★ Public Enemies

I saw Michael Mann's Public Enemies last night, and despite my enthusiasm for the actors involved and the subject matter, I left sorely disappointed.  I have a very high tolerance for terrible films - I list Batman & Robin, Leprechaun 4: In Space, and Viva Kineval as three of my all-time favorites - but Mann's picture was so routine, so pedestrian, so damn boring that I couldn't even find joy in making fun of it.  The only moments that even threatened to pull me in were when two Wire alumni showed up.  They were, like all other actors in the film, wasted. It's sad when Johnny Depp and Christian Bale, two of the finest actors of this generation, are allowed to drift through a film.  The truth is, though, that the roles of Dillinger and Purvis were written so generically that any two actors could have played them.  There was nothing in the script designed to utilize the special talents of either Depp or Bale.  It seems that the casting department was motivated more by what might look good on a poster than by what might work well in the picture.  The supporting cast fares no better, with Academy Award-winner Marion Cotillard coming out the worst of the bunch.  The French accent she uses for the Wisconsin-born Billie Frechette is especially grating.  Only Billy Crudup's performance as J. Edgar Hoover is worth seeing, although Mann's script paints the complex Hoover in such broad strokes that he might as well have just animated him and been done with it.

What really kills the film for me though is its haphazard structure.  A film that moves in such strict chronological order should not be this hard to follow.  There is no story that ever really comes together though, nor does any arc for the characters ever emerge.  They just jump from scene to scene, with no one event having any real impact on the following events.  There isn't any cohesive flow in the film, and I don't know whether to blame that on poor writing or poor editing.  I have a sneaking suspicion that about an hour's worth of story was left on the cutting room floor.  It's the only way I can imagine this project ever making sense.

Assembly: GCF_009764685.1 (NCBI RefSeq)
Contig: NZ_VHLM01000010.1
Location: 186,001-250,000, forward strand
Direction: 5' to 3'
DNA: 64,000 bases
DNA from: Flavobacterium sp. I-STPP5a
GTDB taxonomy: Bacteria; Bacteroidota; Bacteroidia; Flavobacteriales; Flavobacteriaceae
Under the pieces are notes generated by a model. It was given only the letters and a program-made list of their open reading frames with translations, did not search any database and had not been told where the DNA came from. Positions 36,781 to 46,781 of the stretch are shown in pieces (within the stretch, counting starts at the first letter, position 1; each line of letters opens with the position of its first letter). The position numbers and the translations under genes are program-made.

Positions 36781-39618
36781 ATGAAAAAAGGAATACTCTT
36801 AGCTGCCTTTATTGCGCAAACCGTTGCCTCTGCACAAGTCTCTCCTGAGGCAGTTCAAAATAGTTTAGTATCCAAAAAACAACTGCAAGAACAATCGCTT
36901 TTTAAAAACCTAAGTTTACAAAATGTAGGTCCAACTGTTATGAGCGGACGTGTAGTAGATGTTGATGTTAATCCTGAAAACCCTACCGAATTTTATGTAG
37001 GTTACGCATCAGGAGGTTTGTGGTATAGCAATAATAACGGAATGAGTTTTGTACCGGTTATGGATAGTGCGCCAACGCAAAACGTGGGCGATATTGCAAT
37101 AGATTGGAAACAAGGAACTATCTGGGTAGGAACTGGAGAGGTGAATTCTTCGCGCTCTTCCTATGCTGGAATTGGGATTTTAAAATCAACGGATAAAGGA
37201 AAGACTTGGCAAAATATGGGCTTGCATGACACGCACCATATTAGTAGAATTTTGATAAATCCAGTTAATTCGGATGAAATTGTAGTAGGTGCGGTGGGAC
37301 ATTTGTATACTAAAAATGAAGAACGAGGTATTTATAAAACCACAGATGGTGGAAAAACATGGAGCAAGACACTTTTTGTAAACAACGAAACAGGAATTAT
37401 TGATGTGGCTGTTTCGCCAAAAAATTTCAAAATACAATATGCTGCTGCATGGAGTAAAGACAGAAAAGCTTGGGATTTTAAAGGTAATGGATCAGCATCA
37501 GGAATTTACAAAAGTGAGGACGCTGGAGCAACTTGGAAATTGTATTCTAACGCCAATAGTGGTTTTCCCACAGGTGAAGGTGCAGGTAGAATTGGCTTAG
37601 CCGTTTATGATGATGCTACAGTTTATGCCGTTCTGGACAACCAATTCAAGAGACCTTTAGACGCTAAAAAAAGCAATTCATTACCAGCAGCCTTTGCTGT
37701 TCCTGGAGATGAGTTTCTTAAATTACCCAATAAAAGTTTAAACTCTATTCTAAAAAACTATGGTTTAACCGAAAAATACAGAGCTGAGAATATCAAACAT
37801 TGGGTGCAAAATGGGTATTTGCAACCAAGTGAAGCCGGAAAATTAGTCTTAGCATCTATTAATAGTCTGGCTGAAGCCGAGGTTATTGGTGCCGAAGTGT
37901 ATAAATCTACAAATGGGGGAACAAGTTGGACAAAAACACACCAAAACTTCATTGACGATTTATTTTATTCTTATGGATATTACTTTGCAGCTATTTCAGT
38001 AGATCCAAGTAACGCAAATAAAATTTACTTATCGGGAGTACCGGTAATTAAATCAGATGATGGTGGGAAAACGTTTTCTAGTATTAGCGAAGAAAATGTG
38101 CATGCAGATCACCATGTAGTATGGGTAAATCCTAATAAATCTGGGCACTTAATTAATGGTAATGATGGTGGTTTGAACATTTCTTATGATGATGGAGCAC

And there mistakes, simple mistakes that should have been spotted and corrected.  There is no reason why all the cars in Indiana should have Wisconsin license plates. There is no excuse for having a poorly CGI-ed propeller-driven plane with no propellers.  I suppose there is the remote possibility that it's all intentional, that Mann decided to make an incredibly experimental film and dress it up as a blockbuster, but I doubt it.  The greater - and sadder - likelihood is that the production team was just plain sloppy.  This is the Windows Vista of summer blockbusters.

Poorly written, poorly edited, poorly acted, and poorly directed, Public Enemies is the most disappointing film I've seen in a very long time.